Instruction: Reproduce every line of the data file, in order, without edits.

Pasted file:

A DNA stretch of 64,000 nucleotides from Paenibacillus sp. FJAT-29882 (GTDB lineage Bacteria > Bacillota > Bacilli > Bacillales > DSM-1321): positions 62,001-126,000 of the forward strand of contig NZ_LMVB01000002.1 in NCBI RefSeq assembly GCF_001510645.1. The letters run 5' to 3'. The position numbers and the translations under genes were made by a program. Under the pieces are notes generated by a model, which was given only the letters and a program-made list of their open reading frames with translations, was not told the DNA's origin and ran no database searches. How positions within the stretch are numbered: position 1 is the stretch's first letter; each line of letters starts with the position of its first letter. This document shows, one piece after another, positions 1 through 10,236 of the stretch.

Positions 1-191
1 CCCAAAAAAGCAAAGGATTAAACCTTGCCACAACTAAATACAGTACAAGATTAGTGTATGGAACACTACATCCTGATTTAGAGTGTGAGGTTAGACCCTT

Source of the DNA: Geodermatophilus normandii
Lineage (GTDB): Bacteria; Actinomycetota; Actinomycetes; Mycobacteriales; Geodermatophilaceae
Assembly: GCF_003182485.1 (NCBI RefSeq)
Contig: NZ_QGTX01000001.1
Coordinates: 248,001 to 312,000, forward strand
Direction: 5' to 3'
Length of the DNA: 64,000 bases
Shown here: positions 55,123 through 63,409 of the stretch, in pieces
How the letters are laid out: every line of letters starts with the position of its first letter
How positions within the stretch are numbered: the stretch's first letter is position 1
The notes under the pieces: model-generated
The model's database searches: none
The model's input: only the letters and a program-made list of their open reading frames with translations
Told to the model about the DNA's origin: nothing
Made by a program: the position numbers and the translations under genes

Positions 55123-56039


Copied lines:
A DNA stretch of 64,000 nucleotides from Paenibacillus sp. FJAT-29882 (GTDB lineage Bacteria > Bacillota > Bacilli > Bacillales > DSM-1321): positions 62,001-126,000 of the forward strand of contig NZ_LMVB01000002.1 in NCBI RefSeq assembly GCF_001510645.1. The letters run 5' to 3'. The position numbers and the translations under genes were made by a program. Under the pieces are notes generated by a model, which was given only the letters and a program-made list of their open reading frames with translations, was not told the DNA's origin and ran no database searches. How positions within the stretch are numbered: position 1 is the stretch's first letter; each line of letters starts with the position of its first letter. This document shows, one piece after another, positions 1 through 10,236 of the stretch.

Positions 1-191
1 CCCAAAAAAGCAAAGGATTAAACCTTGCCACAACTAAATACAGTACAAGATTAGTGTATGGAACACTACATCCTGATTTAGAGTGTGAGGTTAGACCCTT

Source of the DNA: Geodermatophilus normandii
Lineage (GTDB): Bacteria; Actinomycetota; Actinomycetes; Mycobacteriales; Geodermatophilaceae
Assembly: GCF_003182485.1 (NCBI RefSeq)
Contig: NZ_QGTX01000001.1
Coordinates: 248,001 to 312,000, forward strand
Direction: 5' to 3'
Length of the DNA: 64,000 bases
Shown here: positions 55,123 through 63,409 of the stretch, in pieces
How the letters are laid out: every line of letters starts with the position of its first letter
How positions within the stretch are numbered: the stretch's first letter is position 1
The notes under the pieces: model-generated
The model's database searches: none
The model's input: only the letters and a program-made list of their open reading frames with translations
Told to the model about the DNA's origin: nothing
Made by a program: the position numbers and the translations under genes

Positions 55123-56039